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Bash Script check if folder exists

This piece of snippet code below will check if a folder exists.

Linux OS that has NTFS driver installed, can easily to plug in and plug out NTFS formatted external drives.

Or look for ntfs-3g driver if NTFS is not supported.

And can easily be used by both Windows OS and Linux OS.

This piece of snippet code below will check if a folder exists and execute a command if a folder is found.

In Linux world, depends on the distro you are using.

If you insert an NTFS formatted external drive you need to mount the drive.

Once the external drive is inserted type: df -h

Then you will have this output or it might be different in your distro.

/dev/sdb1   1.9T

Then you can proceed to mount the drive like:

mount -t ntfs /dev/sdb1 /media/Week1  (Week1 is the folder name, can be change to any name)

Of course there are other methods, if the command above will not work.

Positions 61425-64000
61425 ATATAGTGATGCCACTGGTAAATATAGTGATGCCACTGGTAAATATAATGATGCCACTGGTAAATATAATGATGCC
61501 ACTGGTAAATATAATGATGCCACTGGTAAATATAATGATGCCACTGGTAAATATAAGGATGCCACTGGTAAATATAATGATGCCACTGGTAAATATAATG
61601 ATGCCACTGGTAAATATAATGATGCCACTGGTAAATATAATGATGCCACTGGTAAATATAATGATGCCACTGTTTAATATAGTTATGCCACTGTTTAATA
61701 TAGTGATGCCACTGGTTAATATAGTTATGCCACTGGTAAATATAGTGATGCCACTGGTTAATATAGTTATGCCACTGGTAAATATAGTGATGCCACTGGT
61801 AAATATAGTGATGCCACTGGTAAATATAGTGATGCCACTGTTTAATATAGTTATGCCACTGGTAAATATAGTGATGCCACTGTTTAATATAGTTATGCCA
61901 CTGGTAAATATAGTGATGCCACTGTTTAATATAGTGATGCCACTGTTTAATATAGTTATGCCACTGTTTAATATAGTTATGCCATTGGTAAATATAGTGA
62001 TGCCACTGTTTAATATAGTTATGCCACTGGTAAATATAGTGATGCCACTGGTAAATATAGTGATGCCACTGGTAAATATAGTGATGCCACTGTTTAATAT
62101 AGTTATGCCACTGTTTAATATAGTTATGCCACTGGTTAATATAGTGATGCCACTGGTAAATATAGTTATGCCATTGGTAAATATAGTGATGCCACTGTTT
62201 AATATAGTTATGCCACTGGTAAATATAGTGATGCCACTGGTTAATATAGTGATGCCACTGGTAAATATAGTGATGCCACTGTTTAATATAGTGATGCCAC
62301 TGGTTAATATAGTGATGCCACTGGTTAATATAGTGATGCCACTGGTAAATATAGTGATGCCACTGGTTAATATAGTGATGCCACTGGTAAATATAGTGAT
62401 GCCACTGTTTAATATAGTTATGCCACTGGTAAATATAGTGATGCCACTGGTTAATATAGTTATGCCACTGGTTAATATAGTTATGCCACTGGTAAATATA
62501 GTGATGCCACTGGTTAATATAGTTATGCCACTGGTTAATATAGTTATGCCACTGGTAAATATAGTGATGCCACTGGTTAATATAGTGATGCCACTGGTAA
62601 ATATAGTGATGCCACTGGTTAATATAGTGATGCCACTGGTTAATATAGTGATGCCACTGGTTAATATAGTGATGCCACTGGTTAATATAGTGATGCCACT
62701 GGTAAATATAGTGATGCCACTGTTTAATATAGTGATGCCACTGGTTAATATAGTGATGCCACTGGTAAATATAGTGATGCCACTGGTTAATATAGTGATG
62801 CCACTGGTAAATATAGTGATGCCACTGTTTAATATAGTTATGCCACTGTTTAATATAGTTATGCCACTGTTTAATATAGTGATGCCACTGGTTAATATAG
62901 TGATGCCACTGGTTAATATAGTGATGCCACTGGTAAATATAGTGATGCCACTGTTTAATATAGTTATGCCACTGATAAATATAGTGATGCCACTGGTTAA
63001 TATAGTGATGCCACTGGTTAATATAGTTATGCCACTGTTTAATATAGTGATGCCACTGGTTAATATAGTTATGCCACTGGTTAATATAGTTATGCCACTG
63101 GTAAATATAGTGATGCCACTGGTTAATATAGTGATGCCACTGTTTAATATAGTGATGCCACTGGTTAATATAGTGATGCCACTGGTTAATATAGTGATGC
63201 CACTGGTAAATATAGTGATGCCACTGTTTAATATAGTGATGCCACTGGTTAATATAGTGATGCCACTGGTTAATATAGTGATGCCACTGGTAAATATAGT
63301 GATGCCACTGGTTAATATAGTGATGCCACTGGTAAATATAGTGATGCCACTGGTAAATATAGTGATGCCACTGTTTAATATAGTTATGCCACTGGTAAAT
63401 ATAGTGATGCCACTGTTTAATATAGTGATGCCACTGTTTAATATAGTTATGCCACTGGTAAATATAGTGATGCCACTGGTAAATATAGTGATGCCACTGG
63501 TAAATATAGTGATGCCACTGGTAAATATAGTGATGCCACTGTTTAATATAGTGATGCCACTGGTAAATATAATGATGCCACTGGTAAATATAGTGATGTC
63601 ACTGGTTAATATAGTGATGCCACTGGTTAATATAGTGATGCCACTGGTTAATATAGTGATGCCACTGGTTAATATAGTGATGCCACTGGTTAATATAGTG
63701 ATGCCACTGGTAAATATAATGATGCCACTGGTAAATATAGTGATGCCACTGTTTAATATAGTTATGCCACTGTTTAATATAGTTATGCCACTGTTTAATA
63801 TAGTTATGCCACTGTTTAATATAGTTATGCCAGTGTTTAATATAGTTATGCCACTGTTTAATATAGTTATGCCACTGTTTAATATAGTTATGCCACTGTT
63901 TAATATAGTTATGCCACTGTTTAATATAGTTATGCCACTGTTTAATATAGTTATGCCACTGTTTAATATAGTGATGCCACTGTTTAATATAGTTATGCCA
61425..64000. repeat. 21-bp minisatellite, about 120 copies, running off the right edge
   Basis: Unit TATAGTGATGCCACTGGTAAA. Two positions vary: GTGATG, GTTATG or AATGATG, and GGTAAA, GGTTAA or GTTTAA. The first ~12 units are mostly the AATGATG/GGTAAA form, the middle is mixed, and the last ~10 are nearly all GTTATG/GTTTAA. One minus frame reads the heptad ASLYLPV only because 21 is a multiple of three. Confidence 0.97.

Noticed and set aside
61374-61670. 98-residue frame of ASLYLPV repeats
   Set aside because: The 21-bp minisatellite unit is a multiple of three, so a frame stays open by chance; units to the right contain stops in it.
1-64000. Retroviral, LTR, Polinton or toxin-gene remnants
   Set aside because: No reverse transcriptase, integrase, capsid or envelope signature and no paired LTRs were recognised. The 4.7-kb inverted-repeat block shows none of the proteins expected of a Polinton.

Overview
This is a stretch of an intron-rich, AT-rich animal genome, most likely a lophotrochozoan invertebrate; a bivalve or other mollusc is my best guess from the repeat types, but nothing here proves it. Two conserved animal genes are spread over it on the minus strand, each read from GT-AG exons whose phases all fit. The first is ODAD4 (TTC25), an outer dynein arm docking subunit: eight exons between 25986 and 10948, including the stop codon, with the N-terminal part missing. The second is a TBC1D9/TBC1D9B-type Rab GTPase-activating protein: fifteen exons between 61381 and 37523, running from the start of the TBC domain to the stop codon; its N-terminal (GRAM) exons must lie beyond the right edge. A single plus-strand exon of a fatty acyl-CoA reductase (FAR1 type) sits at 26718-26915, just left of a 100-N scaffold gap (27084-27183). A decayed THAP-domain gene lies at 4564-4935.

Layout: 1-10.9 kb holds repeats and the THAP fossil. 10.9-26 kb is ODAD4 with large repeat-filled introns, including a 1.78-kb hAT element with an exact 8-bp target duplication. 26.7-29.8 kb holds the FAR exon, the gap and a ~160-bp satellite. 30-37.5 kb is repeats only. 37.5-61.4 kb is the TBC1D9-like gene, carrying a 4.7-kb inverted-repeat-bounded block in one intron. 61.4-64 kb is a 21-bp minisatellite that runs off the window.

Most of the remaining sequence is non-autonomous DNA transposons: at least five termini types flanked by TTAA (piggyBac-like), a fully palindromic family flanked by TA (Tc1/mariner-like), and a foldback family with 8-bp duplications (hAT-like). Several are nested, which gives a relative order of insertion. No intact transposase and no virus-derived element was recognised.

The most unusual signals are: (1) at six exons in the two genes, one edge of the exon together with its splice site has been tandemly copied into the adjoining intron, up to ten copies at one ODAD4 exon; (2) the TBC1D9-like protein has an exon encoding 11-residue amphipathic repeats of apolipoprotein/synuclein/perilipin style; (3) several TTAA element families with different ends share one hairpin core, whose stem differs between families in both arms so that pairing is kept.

Type "man mount" (don't include quotes when typing on the terminal) if you want to dig further about mount command.

For example if you have four drives for Week1 to Week4 rotational backup (monthly backup one drive for each week).

For readability and clarity purposes, its better to have one folder specific for each week.

So in /media or whichever folder you mount the external drives. There will be Week1, Week2, Week3 or Week4 folders.

Of course backup can be done manually, but it will be awesome and if it could be done automatically.

Bash script and crontab will come to the rescue.

For Bash script to check which folder to use, this piece of snippet code below.

If there are four folders on /media and each external drive is mounted to an specific folder.

Once the drive is inserted, Linux OS will automatically activate the mount drive and the mounted folder.

Here's the piece of snippet code below:



# Path to the mounted folders

# Check if folder exists
if [ -d "$W1" ]

elif [ -d "$W2" ]

elif [ -d "$W3" ]

elif [ -d "$W4" ]


# you can do a simple cp or copy command
# or any command that you want to run
# command below uses rysnc and pipe to gzip and date as filename
# the date used is the date that the script runs
rsync  -arv /home/backup/store/ | gzip > '$PathBackup' `date '+%m-%d-%Y'`.zip


And you can configure crontab to run the script at a specified date and time.

Type crontab -e and configure the settings as desired.

Cheers!! Till next time.. Linux is fun!



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